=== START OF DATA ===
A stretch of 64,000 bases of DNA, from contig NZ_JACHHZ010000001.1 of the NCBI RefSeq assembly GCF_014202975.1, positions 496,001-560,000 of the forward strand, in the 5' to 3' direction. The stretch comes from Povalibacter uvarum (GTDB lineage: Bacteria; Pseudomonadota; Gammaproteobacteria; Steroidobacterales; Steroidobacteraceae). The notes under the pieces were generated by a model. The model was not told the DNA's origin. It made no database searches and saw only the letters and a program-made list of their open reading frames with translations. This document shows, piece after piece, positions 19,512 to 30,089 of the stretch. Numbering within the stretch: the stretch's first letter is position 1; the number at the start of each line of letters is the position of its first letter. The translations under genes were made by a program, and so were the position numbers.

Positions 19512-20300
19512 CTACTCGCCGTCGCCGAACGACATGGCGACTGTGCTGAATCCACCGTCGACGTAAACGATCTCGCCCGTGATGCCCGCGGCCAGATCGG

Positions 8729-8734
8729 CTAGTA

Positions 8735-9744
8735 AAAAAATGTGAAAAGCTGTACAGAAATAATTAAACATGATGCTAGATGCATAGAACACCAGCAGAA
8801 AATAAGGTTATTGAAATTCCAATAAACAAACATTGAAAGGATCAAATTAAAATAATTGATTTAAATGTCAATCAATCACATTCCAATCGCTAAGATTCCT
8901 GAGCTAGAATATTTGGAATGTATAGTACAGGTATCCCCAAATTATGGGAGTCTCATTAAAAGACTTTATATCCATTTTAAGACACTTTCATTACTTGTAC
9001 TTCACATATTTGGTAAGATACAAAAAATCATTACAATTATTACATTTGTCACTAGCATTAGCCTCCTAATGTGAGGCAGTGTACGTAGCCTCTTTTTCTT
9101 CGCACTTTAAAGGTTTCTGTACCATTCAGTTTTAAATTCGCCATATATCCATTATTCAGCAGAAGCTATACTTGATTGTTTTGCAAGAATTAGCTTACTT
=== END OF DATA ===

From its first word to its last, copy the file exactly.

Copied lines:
A stretch of 64,000 bases of DNA, from contig NZ_JACHHZ010000001.1 of the NCBI RefSeq assembly GCF_014202975.1, positions 496,001-560,000 of the forward strand, in the 5' to 3' direction. The stretch comes from Povalibacter uvarum (GTDB lineage: Bacteria; Pseudomonadota; Gammaproteobacteria; Steroidobacterales; Steroidobacteraceae). The notes under the pieces were generated by a model. The model was not told the DNA's origin. It made no database searches and saw only the letters and a program-made list of their open reading frames with translations. This document shows, piece after piece, positions 19,512 to 30,089 of the stretch. Numbering within the stretch: the stretch's first letter is position 1; the number at the start of each line of letters is the position of its first letter. The translations under genes were made by a program, and so were the position numbers.

Positions 19512-20300
19512 CTACTCGCCGTCGCCGAACGACATGGCGACTGTGCTGAATCCACCGTCGACGTAAACGATCTCGCCCGTGATGCCCGCGGCCAGATCGG

Positions 8729-8734
8729 CTAGTA

Positions 8735-9744
8735 AAAAAATGTGAAAAGCTGTACAGAAATAATTAAACATGATGCTAGATGCATAGAACACCAGCAGAA
8801 AATAAGGTTATTGAAATTCCAATAAACAAACATTGAAAGGATCAAATTAAAATAATTGATTTAAATGTCAATCAATCACATTCCAATCGCTAAGATTCCT
8901 GAGCTAGAATATTTGGAATGTATAGTACAGGTATCCCCAAATTATGGGAGTCTCATTAAAAGACTTTATATCCATTTTAAGACACTTTCATTACTTGTAC
9001 TTCACATATTTGGTAAGATACAAAAAATCATTACAATTATTACATTTGTCACTAGCATTAGCCTCCTAATGTGAGGCAGTGTACGTAGCCTCTTTTTCTT
9101 CGCACTTTAAAGGTTTCTGTACCATTCAGTTTTAAATTCGCCATATATCCATTATTCAGCAGAAGCTATACTTGATTGTTTTGCAAGAATTAGCTTACTT